A brief tour of my photo process

In the early days of my photography, it was easy. I shot C41 print film. I picked it up from the drugstore. I'd drop it back at the drugstore for the non-one-hour version of development when I was done. I'd stick the prints in a non-archival plastic tub.

Then digital cameras came along. And then I realized that I wanted some of the advantages of digital cameras but with a film camera.

My process is not the same for every picture. I pick out film depending on the situation and sometimes just use the digital camera. Sometimes I work in color, other times I'll work in black and white.

The role of a digital camera

I use the digital camera for safety and sketching. Whenever I'm in a particularly photogenic situation... like a model shoot or scenic shoot... I make sure I get at least a small number of good digital shots that I could use... and often I'll use it to figure out the lighting and contrast, even if I take the "real" version on a film camera.

Color Film

I use both negative film and slide film for color.

I've had a handful of rolls ruined by one-hour places, so I gave up on them. I usually take print film to either Kamera Korner in San Jose or The Darkroom in San Carlos, both of which do excellent jobs. The Darkroom, doubly so, as they'll crossprocess slide film and push.

I bring slide film to the Calypso Color drop box in Santa Clara or sometimes to The Darkroom. The Darkroom has better ergonomics (nicer slide mounts and a cuter box to hold the film) whereas Calypso is cheaper.

B&W Film

I develop all my black and white film myself in my bathroom. Once you get used to the control, it's hard to entrust the film to another.

Storage and archiving

I have a blessing and a curse. See, on the bright side of things, I'm married to an Archivist, so I know what to do. On the down side, I know exactly what not to do as well, so I end up spending a lot more time archiving things.

35mm slide film, I just have the lab mount for me and put a number and the date it was developed on the mounts. Everything else, I cut up myself with a pair of scissors from the sleeved, uncut rolls.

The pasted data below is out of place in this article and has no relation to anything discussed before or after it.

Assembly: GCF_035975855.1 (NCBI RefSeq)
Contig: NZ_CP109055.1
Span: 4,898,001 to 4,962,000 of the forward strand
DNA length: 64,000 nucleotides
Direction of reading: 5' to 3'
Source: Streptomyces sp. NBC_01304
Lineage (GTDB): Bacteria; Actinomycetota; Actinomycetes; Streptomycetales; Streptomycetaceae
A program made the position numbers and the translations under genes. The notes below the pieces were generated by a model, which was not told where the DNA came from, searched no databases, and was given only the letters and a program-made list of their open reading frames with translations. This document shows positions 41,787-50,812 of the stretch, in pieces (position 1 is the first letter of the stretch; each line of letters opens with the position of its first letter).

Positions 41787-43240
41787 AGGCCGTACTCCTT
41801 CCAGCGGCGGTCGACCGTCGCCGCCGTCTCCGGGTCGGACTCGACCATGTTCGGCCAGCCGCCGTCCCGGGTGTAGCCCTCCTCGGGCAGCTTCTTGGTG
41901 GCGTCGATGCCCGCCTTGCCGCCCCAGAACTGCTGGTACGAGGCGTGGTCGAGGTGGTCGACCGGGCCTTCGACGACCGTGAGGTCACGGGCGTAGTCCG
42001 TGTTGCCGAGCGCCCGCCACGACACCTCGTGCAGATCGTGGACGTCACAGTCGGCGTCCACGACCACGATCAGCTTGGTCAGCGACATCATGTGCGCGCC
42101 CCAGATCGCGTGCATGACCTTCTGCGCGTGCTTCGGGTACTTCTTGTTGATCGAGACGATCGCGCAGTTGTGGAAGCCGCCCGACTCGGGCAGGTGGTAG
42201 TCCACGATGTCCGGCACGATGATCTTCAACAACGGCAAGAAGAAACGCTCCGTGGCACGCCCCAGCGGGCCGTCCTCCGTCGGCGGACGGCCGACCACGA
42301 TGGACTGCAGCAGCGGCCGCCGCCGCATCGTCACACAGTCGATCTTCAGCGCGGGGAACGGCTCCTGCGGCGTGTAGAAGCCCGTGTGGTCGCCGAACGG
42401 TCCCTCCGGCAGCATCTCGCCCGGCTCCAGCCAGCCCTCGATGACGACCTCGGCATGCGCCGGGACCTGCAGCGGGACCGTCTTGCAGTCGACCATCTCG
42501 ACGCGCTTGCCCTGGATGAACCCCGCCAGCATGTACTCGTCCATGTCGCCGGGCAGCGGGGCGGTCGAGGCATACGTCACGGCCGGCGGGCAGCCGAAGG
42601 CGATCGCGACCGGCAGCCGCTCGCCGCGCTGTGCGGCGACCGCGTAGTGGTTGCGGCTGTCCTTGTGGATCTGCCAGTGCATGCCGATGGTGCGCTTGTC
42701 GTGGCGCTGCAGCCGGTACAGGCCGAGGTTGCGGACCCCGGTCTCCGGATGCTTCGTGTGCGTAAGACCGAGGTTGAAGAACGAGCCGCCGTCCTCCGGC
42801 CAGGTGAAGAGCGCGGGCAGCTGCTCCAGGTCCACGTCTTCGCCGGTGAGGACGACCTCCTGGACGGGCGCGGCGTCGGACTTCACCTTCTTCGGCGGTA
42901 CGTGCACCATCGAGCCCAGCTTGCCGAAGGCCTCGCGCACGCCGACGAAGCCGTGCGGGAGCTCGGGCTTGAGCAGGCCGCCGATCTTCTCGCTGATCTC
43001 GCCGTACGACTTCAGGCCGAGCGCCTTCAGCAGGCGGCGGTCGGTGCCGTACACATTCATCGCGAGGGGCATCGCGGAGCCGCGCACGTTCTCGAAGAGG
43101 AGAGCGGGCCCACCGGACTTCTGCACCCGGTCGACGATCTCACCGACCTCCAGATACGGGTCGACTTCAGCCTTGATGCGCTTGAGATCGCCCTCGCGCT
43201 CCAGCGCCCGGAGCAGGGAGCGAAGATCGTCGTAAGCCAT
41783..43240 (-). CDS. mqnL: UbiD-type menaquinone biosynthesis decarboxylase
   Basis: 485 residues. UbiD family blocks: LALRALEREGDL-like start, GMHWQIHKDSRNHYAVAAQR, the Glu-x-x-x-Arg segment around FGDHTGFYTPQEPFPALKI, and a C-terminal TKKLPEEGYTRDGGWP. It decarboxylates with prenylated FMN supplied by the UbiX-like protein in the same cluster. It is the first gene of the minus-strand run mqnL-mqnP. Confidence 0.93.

I make sure to save the unused clippings from the tail and leader, partially because I'm just a little obsessive-compulsive but also because I figure eventually if the film's decaying too fast for one reason or another, it'll come in handy to experiment on without risking good shots.

I put my film in binders. Right now, I'm using the Light Impressions oversize cardboard binder-boxes. I'm fairly picky about pages. I like the higher grade pages with thicker material. I like the ClearFile Archival Elite line, except that they discontinued the Type 17E pages that took a sleeved roll of 6x7 film. Now I use the 17B pages that aren't nearly as nice. I use type 14D pages that will ALWAYS handle a 36 exposure roll, even if I manage 37-39 exposures on the roll. And I use a variety of slide pages.

The way I figure things, it's the easiest to prevent the pieces of film from getting out of order over time by never ever putting two different rolls on the same page. So, even though some pockets are unused, I take two twenty-slide pages per roll of 35mm slide film. I label the pages on the top, at the very least with a roll number, and most of the time the emulsion, any processing notes, and any notes on what the roll contains.

If a slide ever spends more time away from its page, I write the roll number on the slide mount to make sure I don't have to spend much time bringing things back in order.

The rolls are numbered in order of processing, which actually makes sense to archivists. My logic was that I figured if I found undeveloped rolls that I hadn't accounted for by trying to number them in chronological order, I'd end up needing to re-number or invent progressively more weird variations (Roll number 51E ?)

I have a binder where I keep a log of the processed rolls, a log of developing sessions, model releases, and other information.

On the computer side, digital images are put into folders based on shooting date and film scans are put into folders based on the roll number. By browsing the thumbnails on the computer, I've got fairly rapid access to my entire collection.


I'm a strong believer in the digital intermediate process, so, even though my pictures are largely captured on film, they all get scanned. I generally scan them to a series of TIFF files en masse and then deal with them later. I don't like to sort through the digital shots taken in a session until I've got the film scanned and ready to sort through.

You'd be surprised at the level of editing that's done to the pictures.... although it's really about the same level of editing that is done in a darkroom, as my wet darkroom hand-printed images look about the same as my digitally edited pictures.

There's generally an overall curves layer as well as some masked curves layers. I usually make sure that my horizon is level and that any dust or scratches have been removed.

The notational final version of the work is pretty much the PSD file with all of the layers. I can then make sure that it's been cropped to fit the right size of paper and sharpened it exactly for a given output situation, as I don't sharpen things beforehand.

I used to sort them using ZoomBrowser, but lately I wrote my own package that I'm replacing ZoomBrowser with.